The United Kingdom Financial Conduct Authority’s (FCA) crypto licensing regime is reportedly proving arduous for cryptocurrency businesses looking to operate in the country.
According to a Reuters report on Tuesday, the number of withdrawn licensing applications from crypto businesses increased by over 25% in June.
Indeed, Cointelegraph reported near the beginning of the month that 51 crypto firms had withdrawn earlier submitted filings for registration with the FCA. An FCA spokesperson quoted by Reuters said that 13 more companies have pulled out of the approval process, bringing the total number of withdrawals to 64.
Since January 2020, the FCA has been overseeing Anti-Money Laundering compliance for the country’s crypto sector. At the time, the agency instituted a registration scheme for cryptocurrency businesses with an initial deadline of one year.
However, the FCA has been forced to create and extend a temporary registration regime amid a backlog of licensing applications.
By exiting the licensing process, these companies must cease all crypto-related activities or risk incurring fines and legal action by the FCA. However, some companies not covered under the agency’s AML mandate might be able to continue offering services.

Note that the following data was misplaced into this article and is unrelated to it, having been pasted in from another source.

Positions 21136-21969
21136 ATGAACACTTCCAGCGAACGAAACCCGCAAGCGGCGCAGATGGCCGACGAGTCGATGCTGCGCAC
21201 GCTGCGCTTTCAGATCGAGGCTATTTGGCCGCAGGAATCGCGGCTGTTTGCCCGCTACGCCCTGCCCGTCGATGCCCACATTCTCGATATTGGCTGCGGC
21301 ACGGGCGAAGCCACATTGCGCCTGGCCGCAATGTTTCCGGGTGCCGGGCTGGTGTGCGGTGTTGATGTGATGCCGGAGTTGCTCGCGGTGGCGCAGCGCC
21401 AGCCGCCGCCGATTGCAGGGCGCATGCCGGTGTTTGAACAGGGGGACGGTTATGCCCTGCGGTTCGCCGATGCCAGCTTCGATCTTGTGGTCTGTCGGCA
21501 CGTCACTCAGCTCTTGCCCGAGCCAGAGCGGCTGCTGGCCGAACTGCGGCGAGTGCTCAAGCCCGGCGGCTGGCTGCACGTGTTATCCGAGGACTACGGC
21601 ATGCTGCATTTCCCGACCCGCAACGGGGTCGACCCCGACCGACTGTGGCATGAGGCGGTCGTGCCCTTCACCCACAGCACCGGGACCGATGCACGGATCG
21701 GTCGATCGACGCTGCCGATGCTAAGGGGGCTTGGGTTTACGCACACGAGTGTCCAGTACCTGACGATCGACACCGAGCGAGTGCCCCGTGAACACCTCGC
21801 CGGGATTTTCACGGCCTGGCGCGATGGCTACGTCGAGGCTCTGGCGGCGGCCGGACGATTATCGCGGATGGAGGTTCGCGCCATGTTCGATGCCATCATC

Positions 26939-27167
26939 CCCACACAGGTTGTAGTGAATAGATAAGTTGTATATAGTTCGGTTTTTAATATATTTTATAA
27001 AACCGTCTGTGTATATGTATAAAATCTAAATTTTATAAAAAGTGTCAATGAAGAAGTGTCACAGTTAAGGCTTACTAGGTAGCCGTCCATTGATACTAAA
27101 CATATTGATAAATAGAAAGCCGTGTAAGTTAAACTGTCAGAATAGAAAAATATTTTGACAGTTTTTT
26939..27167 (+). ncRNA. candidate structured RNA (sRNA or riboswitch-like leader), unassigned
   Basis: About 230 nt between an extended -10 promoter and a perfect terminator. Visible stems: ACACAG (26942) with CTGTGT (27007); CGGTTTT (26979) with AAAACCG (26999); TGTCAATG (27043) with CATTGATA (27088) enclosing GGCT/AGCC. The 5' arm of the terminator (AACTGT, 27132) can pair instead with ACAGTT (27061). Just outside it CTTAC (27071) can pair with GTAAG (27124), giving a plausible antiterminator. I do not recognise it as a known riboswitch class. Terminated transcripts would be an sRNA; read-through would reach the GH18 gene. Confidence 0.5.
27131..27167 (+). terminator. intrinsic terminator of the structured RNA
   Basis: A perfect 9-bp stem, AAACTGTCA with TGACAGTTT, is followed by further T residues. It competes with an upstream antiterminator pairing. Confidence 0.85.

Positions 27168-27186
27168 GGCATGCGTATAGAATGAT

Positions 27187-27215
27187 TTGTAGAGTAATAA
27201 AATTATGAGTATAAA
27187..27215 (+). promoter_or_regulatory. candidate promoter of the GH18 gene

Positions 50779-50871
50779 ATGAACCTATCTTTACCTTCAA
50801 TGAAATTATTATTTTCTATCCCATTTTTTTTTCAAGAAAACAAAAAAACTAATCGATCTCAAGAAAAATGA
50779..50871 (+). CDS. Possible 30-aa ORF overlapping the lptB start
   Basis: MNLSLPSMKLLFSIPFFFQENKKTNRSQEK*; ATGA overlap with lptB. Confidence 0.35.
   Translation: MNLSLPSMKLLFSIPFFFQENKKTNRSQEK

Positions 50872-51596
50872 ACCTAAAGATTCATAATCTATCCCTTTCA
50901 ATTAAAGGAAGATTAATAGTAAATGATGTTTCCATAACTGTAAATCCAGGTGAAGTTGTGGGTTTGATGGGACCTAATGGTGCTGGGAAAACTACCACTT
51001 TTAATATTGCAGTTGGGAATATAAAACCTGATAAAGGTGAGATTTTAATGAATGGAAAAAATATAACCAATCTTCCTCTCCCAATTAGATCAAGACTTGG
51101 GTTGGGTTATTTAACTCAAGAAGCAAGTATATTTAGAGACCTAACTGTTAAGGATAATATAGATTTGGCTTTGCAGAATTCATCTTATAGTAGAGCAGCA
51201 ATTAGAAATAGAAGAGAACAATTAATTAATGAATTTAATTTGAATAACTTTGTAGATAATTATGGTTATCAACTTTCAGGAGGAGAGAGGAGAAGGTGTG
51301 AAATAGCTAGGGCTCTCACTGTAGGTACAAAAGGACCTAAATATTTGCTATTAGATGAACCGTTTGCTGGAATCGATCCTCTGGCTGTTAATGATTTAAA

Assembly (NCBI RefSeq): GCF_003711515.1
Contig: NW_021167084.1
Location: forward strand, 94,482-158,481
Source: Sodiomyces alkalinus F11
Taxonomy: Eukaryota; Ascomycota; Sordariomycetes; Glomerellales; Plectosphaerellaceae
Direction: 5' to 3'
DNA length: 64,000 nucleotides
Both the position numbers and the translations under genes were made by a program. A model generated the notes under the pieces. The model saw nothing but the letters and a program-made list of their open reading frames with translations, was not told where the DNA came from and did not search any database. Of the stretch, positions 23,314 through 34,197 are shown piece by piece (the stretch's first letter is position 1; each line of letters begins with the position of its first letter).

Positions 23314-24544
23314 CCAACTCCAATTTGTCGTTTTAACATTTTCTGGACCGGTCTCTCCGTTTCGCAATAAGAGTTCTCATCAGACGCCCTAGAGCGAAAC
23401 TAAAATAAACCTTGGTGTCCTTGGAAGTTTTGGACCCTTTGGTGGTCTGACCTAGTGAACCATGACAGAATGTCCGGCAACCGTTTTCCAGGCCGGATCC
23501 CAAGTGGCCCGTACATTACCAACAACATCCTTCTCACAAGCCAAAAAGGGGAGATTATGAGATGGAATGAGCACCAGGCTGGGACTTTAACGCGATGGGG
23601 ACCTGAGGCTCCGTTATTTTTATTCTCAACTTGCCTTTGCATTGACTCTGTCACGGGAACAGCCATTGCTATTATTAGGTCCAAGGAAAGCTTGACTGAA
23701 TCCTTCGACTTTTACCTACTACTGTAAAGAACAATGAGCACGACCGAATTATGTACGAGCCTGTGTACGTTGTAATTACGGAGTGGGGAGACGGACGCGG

Earlier in June, the FCA issued a notice to U.K. consumers about 111 unregistered crypto companies in the country.
The raft of withdrawn applications comes amid increased regulatory scrutiny on crypto exchanges across several jurisdictions. The FCA itself has taken action against some major platforms including Binance.
Apart from the U.K., regulators in Japan and Ontario, Canada have also issued warning notices to Binance. The crypto exchange giant reportedly withdrew its licensing application in the U.K. back in May.
For Yoni Assia, CEO of trading platform eToro, industry participants should expect even more regulatory actions from state agencies. However, the eToro boss advised regulators to improve their knowledge of the cryptocurrency space and come up with nuanced policies.